BIOTIN - is a water soluble component of the B-complex which is found in all living tissue. Biotin is necessary for maintaining a healthy coat and skin, sebaceous glands and nails as well as nerves, growth, bone, digestion, muscle function and fetal development.

Biotin assists in the metabolism of protein and fats, especially unsaturated fats and is found in offal such a tripe, salmon, and meat such as pork, with egg yolk and beef liver being especially rich sources

FOLATE - Vitamin B9 is an obsolete name for folic acid [folicin, folate] The term folic acid and folate are often used interchangeably. Folate usually refers to forms found in the body and food whilst folic acid usually refers to the form found in supplements and fortified processed food.

Foods rich in folate are liver, kidney, tripe, egg yolk and in smaller amounts meat (rabbit has a similar amount of folate to B12) Folicin deficiency is associated with poor growth, abnormal structure of hyaline cartilage and retarded ossification.

THIAMIN Vitamin B1 - Thiamin is essential for growth and normal functioning of the digestive system, nerves, muscle, skin and heart, where it is stored in very small amounts. Thiamin is also required for enzymes involved in glucose metabolism.

Thiamin is found in meat, egg yolk, organs, heart etc with pork being one of the best sources.

RIBOFLAVIN Vitamin B3 - Riboflavin is essential for cellular energy production, metabolism of protein and fat, growth, antibody and red cell formation as well as contributing to the overall health of the coat and organs such as the eyes and skin

Heart, kidneys and liver are especially rich sources of riboflavin, it is also present in fish, egg yolk and meat. Riboflavin deficiency is rarely found in isolation but rather in conjunction with deficiencies of other water soluble B-complex vitamins

NIACIN Vitamin B3 - Niacin is important for energy production, joint function, range of motion, increased muscle strength and endurance. Niacin promotes growth, proper functioning of the nervous system, maintenance of healthy skin, tongue and digestive system. Also in the form of NAD or NADP, niacin converts proteins and fats into usable energy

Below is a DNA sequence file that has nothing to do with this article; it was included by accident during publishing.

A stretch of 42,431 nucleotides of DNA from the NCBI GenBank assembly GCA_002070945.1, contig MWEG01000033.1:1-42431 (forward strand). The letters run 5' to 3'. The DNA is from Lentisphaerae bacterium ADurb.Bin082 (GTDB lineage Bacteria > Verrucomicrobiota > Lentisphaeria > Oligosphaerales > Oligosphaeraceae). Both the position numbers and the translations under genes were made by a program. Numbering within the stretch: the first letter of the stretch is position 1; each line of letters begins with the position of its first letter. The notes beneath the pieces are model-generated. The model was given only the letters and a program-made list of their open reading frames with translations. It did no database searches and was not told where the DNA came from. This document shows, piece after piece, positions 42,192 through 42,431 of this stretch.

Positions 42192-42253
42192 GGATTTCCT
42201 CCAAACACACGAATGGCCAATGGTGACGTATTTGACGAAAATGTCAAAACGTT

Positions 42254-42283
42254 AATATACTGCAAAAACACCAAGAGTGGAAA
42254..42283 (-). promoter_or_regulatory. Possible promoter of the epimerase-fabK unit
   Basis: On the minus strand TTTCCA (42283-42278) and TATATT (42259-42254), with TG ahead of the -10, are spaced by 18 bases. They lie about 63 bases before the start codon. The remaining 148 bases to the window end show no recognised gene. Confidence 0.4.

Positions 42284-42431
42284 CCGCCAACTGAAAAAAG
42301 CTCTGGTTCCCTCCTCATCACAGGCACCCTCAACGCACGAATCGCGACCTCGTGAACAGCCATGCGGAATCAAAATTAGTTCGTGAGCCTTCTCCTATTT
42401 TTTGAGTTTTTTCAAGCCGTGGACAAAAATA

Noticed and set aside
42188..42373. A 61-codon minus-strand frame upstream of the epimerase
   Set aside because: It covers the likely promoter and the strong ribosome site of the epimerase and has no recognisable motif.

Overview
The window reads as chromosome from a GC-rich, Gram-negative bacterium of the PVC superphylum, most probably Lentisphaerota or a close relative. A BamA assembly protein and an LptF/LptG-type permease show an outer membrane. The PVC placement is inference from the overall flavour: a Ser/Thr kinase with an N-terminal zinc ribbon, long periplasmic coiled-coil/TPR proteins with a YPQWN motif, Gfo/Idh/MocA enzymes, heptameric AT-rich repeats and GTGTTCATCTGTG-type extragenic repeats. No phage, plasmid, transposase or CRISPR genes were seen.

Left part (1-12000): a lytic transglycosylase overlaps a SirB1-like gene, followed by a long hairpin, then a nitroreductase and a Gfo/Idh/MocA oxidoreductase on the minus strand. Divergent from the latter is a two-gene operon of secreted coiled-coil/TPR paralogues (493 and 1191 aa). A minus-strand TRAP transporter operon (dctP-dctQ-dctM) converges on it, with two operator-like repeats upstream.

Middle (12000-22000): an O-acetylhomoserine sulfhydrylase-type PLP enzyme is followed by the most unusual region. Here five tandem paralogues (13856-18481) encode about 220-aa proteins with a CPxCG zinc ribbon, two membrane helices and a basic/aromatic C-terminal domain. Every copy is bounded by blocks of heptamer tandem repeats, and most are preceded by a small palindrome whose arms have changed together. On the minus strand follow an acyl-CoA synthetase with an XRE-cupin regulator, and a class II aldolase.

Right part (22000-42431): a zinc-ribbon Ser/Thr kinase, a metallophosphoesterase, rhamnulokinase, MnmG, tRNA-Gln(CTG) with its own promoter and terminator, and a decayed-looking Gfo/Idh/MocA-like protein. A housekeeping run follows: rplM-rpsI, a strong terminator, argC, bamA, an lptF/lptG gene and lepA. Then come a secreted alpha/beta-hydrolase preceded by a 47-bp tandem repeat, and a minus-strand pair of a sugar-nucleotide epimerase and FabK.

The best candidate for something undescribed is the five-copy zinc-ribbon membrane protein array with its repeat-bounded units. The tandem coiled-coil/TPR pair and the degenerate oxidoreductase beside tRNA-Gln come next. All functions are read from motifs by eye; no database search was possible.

Niacin is especially found in abundance in red meat [tongue is a very good source] as well as poultry and fish

PANTOTHENIC ACID Vitamin B5 - a substance which enhances or is necessary for the action of enzymes, Pantothenic acid assists in the release of energy from fats, protein and carbs. Pantothenic acids aids in the utilization of some vitamins, stimulates growth and helps with the formation of antibodies, wound healing and drug detoxification

Pantothenic acid is found in raw animal products including fish, red meat, liver, egg yolk and chicken, meaty bones etc

Despite being widely distributed in food B5 has been described as 'hard to obtain because it is susceptible to destruction by processing, cooking and freezing so it is important to supply a certain amount of fresh food in the raw diet

PYRIDOXINE Vitamin B6 - Pyridoxine is involved in over a hundred enzymatic reactions. B6 deficiency will result in a depressed immune system in antibody related and cell-mediated immunity, the numbers of white cells are depleted causing a reduction in quality and quantity of antibodies produced as well as reduced thymic hormone activity

The most nutrient dense sources of B6 include chicken, fish, liver [especially calf’s liver], pork and eggs with smaller but adequate amounts found in other meat and offal. B6 is needed for the production of the essential amino acid tryptophan. Substantial amounts of B6 can be lost through processing and cooking [60-95%] around 38% from freezing, so again the inclusion of a certain amount of fresh food in the raw diet is useful

COBALAMIN Vitamin B12 - is know as the red vitamin as it is only found in food of animal origin

B12 is found in organs, especially kidney, muscle meat, poultry and fish, ox tongue is also a very good source.

Liver has long been a treatment for anemia because it is rich in heme iron (the organic iron in animal foods] This type of iron is 5 times more easily absorbed than non-heme iron. Pork liver contains the highest amount of iron



Minerals and amino acids to follow